“An artfully composed erotic narrative that plays with the well-known psychoanalytic fact that the relational past of subjects impacts the possibility and appearance of sexual attraction between a man and a woman.”
“A charming exploration about the way in which the other allows a drifting subject to moor his desire and find a direction for his subjectivity within the Other.”
“Nakahama succeeds in delivering his message concerning the human tendency to misrecognize the traumatic pain of others in a fresh and touching manner.”
“Ishii’s latest succeeds in showing, in a powerful and touching manner, the possibility of intercultural friendship and romance.”
“A raw and powerful drama narrative that confronts the spectator with the inherent difficulty of accepting the loss of a loved one.”
“A great short narrative that beautifully highlights the impact of the state of emergency on the subjective and social state of speaking beings.”
Imaizumi’s narrative littered with a multitude of beautifully nuanced moments of natural relation poetry.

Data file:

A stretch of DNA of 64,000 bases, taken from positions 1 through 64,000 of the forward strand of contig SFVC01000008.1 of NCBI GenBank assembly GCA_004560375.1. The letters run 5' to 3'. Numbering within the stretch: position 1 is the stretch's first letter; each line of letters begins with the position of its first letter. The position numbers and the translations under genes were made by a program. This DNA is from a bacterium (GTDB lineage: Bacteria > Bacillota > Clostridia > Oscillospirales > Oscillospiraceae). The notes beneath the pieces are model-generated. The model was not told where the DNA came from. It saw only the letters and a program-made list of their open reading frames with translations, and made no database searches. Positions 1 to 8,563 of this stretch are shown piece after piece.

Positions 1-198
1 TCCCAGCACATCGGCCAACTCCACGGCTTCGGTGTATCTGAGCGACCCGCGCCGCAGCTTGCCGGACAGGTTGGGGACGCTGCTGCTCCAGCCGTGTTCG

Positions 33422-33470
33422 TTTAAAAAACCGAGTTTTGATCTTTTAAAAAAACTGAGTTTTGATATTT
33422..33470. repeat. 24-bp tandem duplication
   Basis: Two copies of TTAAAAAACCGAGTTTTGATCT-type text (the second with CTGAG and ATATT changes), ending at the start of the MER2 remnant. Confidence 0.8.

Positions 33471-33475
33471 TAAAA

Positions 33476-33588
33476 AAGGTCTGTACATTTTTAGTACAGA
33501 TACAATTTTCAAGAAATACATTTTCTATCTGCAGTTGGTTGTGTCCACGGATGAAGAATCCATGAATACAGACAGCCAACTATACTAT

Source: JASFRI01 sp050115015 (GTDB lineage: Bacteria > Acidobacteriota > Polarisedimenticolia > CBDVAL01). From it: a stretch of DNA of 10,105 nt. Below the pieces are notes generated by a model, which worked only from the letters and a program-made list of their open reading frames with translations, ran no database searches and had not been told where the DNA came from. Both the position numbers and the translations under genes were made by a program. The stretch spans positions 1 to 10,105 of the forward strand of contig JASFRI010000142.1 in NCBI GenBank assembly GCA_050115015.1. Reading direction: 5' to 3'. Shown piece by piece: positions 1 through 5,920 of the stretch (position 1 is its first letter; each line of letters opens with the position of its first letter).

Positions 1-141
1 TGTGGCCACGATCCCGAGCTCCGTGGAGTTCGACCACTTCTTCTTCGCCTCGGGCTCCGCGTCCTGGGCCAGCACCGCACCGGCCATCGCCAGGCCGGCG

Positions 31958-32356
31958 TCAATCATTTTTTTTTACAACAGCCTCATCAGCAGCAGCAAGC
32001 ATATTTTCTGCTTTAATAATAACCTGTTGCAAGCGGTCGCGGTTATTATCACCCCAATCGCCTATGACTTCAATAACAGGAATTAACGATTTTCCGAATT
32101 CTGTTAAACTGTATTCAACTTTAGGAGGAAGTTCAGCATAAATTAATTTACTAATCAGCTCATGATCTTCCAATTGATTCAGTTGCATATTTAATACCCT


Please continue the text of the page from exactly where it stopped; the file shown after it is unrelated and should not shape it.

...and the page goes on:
“It is, in other words, the moral plight/responsibility of psychoanalysis to urge subjects to think themselves from the sexual lack that marks their being and confront them with the sexual non-relation; ‘I’ll n’y a pas de rapport sexual.”
“A finely composed narrative that succeeds in revealing that various themes of Ozu’s narrative have not yet lost their relevance for the contemporary spectator.”
A great narrative that does not only touches upon the beauty of one’s first love (…), but also on the selfishness that drives the wishes of human subjects.
A very pleasant narrative that vividly underlines the importance of social bonds for the integration of a subject within the social field as well as the fundamental role the O/other plays in the process of becoming a desiring subject.
“A beautiful and emotionally rich meditation on the complex notion of motherhood, underlining, in a touching way, that the first essential step in becoming mother is the subjective assumption of the signifier mother.”
Lindsay tells truths we need to hear and delivers them in an understated but visually pleasing way.
“Not only a narrative about the destructiveness of male sexual opportunism, but also (a narrative) [that explores] the irreducible opaqueness of the female subject as such.”
A great narrative from a thematical perspective – exploring, with clarity, the impact of a phallic object on male subjective functioning, that is stylistically unable to turn Take’s thematical exploration into a truly powerful experience.